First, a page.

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Project: DEMIFER [concluded]

Demographic and Migratory Flows affecting European Regions and Cities

The aim of the research project Demographic and Migratory Flows affecting European Regions and Cities (DEMIFER) was to assess future changes in population growth, the size of the labour force and the ageing of the population in European regions, and to explore different policy options aiming at regional competitiveness and territorial cohesion. DEMIFER was initiated and funded by the ESPON 2013 programme. The project was carried out by a consortium of seven European research institutes led by NIDI. The project started in July 2008 and was completed at the end of 2010.

As it is uncertain to what extent territorial policies will be effective DEMIFER examined a number of policy scenarios based on alternative assumptions about 1) future developments in economic trends, innovation and climate change, and 2) the implementation and effectiveness of regional cohesion policies. Scenarios in which policies will succeed to narrow regional disparities were compared with scenarios in which well-off regions benefit more than regions which are lagging behind. As point of reference for the policy scenarios DEMIFER calculated three reference scenarios: a 'status quo' and two 'no migration' scenarios. The status quo scenario assumed a continuation of recent demographic regimes until 2050. The first 'no migration' scenario assumed free movement within Europe, but no migration to and from the rest of the world, while the second 'no migration' scenario was an extreme version of "Fortress Europe" where all countries and regions are assumed to close their borders to migration, i.e. for both international and internal migration; this was a natural increase only scenario.

The main conclusions of DEMIFER were: 1) Even though population ageing will affect all European regions, different regions will be affected in different ways. Even under favourable conditions, 35 to 40 per cent of all NUTS2 regions will face labour force decline. 2) Demographic ageing will be much more extreme than hitherto experienced in all regions. 3) Migration is beneficial for affluent regions and will increase regional disparities. 4) To keep regions prosperous (maintaining competitiveness) and to avoid worsening of inequality (maintaining cohesion), policy makers should find ways to cope with these challenges through new fiscal and social policies, although policies directly affecting demographic and migratory trends may be needed too.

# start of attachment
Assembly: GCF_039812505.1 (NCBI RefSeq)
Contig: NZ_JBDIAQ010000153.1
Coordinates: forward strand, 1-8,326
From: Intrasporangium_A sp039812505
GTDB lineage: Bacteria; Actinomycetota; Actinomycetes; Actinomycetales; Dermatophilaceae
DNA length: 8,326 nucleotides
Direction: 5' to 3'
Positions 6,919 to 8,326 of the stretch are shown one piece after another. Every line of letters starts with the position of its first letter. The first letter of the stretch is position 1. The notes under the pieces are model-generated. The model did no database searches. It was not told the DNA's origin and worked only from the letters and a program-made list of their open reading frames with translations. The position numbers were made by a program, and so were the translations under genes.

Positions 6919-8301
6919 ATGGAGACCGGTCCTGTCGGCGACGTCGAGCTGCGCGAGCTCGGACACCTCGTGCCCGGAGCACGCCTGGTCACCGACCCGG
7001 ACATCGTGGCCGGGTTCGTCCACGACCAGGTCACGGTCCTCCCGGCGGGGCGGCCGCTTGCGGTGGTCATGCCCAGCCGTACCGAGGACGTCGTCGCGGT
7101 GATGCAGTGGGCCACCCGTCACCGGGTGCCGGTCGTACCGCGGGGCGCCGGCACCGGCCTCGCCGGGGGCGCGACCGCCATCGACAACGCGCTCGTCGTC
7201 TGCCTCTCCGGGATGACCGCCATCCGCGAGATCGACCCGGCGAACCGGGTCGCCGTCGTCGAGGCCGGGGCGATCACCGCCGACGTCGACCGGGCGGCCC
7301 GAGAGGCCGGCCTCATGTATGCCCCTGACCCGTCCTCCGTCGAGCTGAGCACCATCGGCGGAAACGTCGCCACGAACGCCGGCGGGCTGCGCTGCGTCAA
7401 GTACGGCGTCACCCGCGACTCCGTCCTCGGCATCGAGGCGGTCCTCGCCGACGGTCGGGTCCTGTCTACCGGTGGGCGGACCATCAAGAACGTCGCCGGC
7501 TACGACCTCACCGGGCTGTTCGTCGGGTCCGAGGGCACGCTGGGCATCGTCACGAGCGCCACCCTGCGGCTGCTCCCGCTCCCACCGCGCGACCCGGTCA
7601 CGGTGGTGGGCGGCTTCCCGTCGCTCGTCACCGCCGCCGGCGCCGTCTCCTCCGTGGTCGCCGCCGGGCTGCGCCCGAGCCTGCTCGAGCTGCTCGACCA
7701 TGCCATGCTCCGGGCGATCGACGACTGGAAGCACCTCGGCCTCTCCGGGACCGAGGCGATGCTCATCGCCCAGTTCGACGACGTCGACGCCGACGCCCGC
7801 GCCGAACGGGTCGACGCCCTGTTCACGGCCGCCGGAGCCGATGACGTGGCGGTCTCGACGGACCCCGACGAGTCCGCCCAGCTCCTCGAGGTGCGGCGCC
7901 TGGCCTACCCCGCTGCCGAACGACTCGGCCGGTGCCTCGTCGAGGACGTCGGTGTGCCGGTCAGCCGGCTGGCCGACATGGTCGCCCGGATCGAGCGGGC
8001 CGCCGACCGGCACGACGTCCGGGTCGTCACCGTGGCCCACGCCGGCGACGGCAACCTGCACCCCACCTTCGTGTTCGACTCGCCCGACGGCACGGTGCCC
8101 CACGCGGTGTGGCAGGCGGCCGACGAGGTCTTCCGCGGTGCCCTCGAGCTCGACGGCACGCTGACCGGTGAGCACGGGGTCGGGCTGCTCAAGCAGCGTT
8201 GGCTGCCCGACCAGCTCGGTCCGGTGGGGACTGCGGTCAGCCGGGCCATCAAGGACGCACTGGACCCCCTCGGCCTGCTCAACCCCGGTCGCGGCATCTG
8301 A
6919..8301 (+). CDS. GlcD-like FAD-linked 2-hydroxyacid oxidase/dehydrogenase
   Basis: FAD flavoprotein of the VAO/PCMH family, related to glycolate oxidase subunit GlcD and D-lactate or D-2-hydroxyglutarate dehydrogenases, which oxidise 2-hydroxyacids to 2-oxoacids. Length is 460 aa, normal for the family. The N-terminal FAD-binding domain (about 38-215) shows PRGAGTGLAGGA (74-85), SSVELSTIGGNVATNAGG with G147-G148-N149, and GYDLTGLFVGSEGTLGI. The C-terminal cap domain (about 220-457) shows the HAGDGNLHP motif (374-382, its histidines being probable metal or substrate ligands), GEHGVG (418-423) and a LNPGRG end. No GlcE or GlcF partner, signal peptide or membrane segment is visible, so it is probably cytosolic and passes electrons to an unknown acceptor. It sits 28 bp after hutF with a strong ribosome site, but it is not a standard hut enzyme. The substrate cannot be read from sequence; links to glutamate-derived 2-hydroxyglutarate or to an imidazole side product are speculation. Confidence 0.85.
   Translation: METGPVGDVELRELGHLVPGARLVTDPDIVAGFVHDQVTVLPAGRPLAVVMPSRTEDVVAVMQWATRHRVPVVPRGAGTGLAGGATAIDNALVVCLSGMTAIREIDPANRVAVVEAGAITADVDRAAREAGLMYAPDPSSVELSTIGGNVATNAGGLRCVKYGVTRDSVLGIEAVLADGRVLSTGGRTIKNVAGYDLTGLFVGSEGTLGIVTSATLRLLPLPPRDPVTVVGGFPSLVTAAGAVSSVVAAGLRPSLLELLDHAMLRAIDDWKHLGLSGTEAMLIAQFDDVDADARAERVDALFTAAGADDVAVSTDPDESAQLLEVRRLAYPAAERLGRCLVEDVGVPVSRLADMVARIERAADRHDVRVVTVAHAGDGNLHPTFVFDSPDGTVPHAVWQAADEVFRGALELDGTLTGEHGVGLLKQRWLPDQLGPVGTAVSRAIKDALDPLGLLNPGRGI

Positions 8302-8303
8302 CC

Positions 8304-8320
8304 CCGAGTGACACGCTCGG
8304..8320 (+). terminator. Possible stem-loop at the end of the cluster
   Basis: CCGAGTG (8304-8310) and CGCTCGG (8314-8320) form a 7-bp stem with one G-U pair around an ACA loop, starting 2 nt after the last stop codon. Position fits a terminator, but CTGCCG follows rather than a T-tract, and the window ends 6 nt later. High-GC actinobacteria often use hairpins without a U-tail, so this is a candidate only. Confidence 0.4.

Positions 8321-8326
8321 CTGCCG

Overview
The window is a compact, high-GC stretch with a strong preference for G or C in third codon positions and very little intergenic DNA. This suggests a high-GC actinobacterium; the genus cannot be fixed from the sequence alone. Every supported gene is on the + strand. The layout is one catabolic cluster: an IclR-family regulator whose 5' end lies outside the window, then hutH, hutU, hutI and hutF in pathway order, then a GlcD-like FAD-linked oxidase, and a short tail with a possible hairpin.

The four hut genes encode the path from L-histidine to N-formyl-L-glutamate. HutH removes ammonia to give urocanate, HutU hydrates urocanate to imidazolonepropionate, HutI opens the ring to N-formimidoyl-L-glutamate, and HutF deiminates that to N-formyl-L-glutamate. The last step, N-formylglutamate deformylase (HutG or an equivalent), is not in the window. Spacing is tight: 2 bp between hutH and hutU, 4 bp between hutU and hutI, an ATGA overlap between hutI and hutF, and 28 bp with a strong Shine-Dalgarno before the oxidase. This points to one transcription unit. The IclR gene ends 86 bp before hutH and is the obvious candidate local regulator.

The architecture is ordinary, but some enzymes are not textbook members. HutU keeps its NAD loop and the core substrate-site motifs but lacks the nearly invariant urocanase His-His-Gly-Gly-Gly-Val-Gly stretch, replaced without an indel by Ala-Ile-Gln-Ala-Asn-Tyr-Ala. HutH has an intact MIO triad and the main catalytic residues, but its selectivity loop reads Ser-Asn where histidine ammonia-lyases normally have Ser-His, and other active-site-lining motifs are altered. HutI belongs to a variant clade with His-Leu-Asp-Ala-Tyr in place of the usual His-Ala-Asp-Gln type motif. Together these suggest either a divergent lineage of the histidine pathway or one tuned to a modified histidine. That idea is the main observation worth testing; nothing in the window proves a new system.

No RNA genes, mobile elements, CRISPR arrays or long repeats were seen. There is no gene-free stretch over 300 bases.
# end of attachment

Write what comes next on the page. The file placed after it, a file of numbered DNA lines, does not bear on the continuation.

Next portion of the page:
Change in population 2005-2050- Scenarios


Beer, J. de & N. van der Gaag (eds.) (2011),
Groei en krimp van Europese regio's. Themanummer Demos, bulletin over bevolking en samenleving 27 (3), 16 p. [pdf]
Beer, J. de, N. van der Gaag, R. van der Erf et al. (2010),
DEMIFER; Demographic and Migratory Flows affecting European Regions and Cities, ESPON 2013 Applied Research, Final report. Luxembourg: European Union, 72 p. [pdf]
Erf, R. van der, J. de Beer & N. van der Gaag (2010),
Report on effects of demographic and migratory flows on European regions. Report prepared for the European Union within the ESPON 2013 project DEMIFER, Demographic and Migratory Flows affecting European Regions and Cities.

All DEMIFER output is available on:

NIDI Research team

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